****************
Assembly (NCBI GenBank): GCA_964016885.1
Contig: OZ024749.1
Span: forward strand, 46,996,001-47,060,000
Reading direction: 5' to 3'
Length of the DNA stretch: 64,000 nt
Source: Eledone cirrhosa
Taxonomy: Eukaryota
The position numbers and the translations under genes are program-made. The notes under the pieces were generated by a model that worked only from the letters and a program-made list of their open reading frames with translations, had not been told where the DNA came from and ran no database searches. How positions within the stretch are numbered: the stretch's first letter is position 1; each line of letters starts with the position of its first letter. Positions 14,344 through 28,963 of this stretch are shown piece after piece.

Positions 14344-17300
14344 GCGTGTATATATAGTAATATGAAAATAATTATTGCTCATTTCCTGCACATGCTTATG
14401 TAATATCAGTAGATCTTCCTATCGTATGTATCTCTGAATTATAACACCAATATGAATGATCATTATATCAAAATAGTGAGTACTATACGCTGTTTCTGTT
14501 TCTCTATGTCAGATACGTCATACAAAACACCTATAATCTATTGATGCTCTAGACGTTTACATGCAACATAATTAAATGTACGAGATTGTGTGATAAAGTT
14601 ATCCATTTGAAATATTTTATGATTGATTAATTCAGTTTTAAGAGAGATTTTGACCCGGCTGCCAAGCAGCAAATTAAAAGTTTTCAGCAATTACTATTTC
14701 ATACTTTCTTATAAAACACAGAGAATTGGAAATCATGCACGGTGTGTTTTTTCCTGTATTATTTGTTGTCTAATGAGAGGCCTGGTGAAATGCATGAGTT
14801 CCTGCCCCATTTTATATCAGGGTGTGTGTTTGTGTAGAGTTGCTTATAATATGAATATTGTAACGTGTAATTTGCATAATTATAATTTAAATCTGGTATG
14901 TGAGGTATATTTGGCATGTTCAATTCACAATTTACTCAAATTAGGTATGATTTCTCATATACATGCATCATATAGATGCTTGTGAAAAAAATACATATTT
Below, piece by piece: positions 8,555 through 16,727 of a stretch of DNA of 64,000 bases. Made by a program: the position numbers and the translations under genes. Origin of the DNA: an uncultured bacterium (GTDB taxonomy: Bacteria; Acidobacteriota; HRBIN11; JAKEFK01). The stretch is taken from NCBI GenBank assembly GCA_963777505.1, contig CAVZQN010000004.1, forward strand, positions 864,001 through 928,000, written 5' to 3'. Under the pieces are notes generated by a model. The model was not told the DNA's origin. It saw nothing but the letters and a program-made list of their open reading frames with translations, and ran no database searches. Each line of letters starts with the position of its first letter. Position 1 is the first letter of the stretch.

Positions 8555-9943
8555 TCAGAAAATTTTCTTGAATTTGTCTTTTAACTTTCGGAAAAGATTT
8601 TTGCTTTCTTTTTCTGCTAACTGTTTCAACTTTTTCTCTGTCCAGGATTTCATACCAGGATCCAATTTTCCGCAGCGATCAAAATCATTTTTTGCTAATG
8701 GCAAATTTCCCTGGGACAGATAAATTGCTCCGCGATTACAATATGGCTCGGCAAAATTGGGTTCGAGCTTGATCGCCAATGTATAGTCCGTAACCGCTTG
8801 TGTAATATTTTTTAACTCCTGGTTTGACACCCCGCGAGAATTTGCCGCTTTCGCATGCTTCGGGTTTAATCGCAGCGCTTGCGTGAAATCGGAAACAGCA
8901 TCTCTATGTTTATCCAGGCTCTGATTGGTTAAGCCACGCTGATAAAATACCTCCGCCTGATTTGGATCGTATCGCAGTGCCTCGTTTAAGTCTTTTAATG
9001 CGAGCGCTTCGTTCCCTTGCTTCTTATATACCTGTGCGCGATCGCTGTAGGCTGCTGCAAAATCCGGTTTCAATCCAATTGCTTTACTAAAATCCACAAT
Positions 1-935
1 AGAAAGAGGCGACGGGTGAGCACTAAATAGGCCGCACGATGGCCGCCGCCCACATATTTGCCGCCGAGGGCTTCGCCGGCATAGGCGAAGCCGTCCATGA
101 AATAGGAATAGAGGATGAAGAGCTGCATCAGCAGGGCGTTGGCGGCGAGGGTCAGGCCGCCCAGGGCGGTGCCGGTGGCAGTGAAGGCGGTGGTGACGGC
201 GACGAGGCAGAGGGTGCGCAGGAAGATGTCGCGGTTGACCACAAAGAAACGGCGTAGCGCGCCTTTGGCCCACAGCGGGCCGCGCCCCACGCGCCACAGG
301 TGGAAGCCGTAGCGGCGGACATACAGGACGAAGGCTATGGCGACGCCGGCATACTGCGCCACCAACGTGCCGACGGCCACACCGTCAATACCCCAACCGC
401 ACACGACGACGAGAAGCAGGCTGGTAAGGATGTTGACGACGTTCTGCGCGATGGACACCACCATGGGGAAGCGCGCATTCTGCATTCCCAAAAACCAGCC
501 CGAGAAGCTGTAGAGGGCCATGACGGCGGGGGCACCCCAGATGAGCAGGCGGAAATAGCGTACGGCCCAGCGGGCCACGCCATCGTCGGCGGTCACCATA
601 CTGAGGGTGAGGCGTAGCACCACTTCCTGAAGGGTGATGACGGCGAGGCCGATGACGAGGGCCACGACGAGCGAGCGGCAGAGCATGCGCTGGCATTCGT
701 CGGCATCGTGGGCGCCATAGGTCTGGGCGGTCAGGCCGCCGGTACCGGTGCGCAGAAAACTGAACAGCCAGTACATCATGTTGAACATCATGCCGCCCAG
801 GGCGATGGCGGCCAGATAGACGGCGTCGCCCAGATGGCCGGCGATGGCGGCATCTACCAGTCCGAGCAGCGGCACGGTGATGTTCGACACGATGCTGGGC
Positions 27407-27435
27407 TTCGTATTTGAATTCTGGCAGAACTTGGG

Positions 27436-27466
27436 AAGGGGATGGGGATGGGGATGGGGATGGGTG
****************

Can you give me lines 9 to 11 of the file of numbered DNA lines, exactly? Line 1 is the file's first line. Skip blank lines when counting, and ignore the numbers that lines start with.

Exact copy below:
Positions 14344-17300
14344 GCGTGTATATATAGTAATATGAAAATAATTATTGCTCATTTCCTGCACATGCTTATG
14401 TAATATCAGTAGATCTTCCTATCGTATGTATCTCTGAATTATAACACCAATATGAATGATCATTATATCAAAATAGTGAGTACTATACGCTGTTTCTGTT